I finished my degree and obtained a variety of certifications. I was also privileged to have great mentors and faculty who provided me not only with knowledge but with support and love along my path. The knowledge you gain in your youth provides a base from which you can build your house of knowledge and resources.
- Learn, study, practice and acquire knowledge and skills that will help you improve your teaching method.
- Learn how to modify and adapt for all populations.
- Appreciate your body and your participants’ bodies.
- Teach with compassion and understanding.
- Understand the biomechanics of movement and the physiology of the human body.
- Never give in to mediocrity.
- Find a mentor or colleague who will help you along your path.
- Strive to be the best you can be.
- Teach not only from your heart but also with your brain.
Just try! If you don’t try, it won’t happen! We just need to get out into our communities and ask, “What can I do?” and then do it! We can all make a difference. Even if it seems small, each task we do for the betterment of others will add up to make a big difference in the world. Try contacting schools, chambers of commerce, charity groups, senior homes or media centers in your area. I have never met a teacher who wouldn’t like a qualified fitness instructor to come in and teach her students something that will provide them with a new experience and will improve their overall well-being.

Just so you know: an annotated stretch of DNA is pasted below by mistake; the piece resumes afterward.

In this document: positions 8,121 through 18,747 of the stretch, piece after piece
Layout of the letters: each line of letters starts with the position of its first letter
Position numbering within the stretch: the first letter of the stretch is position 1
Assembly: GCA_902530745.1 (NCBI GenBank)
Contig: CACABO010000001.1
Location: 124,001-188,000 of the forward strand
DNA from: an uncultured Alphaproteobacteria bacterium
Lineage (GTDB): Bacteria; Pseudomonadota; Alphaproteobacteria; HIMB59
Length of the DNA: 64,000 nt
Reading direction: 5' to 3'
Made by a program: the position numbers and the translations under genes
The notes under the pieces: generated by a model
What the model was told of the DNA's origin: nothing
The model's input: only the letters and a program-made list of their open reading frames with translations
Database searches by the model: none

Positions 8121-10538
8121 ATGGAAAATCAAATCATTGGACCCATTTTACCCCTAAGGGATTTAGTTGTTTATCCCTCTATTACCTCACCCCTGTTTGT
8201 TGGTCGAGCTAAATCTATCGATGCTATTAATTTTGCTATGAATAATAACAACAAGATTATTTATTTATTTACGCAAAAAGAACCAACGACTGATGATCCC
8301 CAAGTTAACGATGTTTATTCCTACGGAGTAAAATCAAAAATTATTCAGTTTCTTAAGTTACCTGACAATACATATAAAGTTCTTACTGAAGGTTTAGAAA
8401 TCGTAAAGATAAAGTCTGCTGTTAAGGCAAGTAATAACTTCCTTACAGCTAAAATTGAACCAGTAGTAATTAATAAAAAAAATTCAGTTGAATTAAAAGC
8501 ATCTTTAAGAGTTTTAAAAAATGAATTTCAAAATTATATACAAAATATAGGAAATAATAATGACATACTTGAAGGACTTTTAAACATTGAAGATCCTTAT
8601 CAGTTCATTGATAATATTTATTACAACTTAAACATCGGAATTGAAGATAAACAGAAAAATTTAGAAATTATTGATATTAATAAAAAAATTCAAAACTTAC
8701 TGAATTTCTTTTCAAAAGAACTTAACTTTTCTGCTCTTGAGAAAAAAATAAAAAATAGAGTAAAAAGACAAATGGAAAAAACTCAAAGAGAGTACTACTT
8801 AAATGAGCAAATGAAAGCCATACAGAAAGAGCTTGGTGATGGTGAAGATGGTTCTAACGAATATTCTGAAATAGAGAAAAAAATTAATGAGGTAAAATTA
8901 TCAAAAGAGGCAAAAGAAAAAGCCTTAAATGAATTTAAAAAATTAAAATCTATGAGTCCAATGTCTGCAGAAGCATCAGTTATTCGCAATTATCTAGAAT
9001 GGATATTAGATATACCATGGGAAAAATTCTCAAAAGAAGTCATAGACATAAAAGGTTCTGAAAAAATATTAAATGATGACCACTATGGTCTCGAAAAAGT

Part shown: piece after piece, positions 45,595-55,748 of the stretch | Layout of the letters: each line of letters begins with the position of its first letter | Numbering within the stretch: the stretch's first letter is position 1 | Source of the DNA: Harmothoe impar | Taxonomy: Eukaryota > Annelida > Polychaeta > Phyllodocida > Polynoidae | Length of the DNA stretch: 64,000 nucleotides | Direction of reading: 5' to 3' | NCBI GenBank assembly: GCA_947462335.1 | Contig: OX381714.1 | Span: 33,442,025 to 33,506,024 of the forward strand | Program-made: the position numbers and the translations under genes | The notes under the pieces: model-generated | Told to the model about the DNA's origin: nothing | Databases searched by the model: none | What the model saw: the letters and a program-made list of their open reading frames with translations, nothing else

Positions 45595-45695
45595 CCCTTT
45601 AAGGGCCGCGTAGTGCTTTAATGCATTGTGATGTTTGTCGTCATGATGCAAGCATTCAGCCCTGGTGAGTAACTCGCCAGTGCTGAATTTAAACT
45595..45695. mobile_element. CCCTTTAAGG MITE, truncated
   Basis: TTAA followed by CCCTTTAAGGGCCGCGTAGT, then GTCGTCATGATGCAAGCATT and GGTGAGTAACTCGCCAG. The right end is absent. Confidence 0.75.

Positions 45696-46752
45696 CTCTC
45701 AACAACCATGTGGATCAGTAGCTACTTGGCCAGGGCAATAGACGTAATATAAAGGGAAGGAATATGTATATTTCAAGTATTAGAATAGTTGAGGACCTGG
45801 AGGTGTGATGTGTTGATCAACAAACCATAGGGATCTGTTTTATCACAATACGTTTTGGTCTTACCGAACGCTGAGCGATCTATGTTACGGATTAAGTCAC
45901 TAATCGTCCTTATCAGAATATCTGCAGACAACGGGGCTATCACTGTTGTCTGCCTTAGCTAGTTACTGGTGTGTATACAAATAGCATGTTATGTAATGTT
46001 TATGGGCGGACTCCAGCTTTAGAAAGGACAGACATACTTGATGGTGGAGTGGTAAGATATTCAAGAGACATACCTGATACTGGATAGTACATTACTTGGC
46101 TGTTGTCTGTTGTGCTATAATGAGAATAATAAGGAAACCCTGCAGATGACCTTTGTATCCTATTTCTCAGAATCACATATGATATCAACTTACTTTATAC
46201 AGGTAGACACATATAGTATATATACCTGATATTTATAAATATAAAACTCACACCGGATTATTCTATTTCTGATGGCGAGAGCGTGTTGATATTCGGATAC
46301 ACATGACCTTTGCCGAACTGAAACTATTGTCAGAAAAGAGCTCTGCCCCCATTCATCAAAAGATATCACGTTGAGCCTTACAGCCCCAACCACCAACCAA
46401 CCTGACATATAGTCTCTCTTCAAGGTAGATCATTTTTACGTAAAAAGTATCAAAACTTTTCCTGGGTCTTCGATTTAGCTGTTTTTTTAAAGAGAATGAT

I have been privileged to work with so many inspirational students throughout my career. One particular story stands out in my mind. After I finished presenting at IDEA Fitness Fusion—Chicago® last spring, I noticed “Jen” was waiting to talk to me. As the last students began to leave, Jen came up to me and thanked me for inspiring her and giving her such joy. I was touched by her words and her genuine nature. Then she showed me something that brought tears to my eyes. Jen was born with only one hand. She had drummed along with the class using an arm wrap she had devised that enabled her to hold not only a drumstick but weights and anything else she needed. I was so touched by her perseverance. A few months later, after attending my Drums Alive certification, she developed a special drumstick and wrap that will give anyone without hands the ability to drum.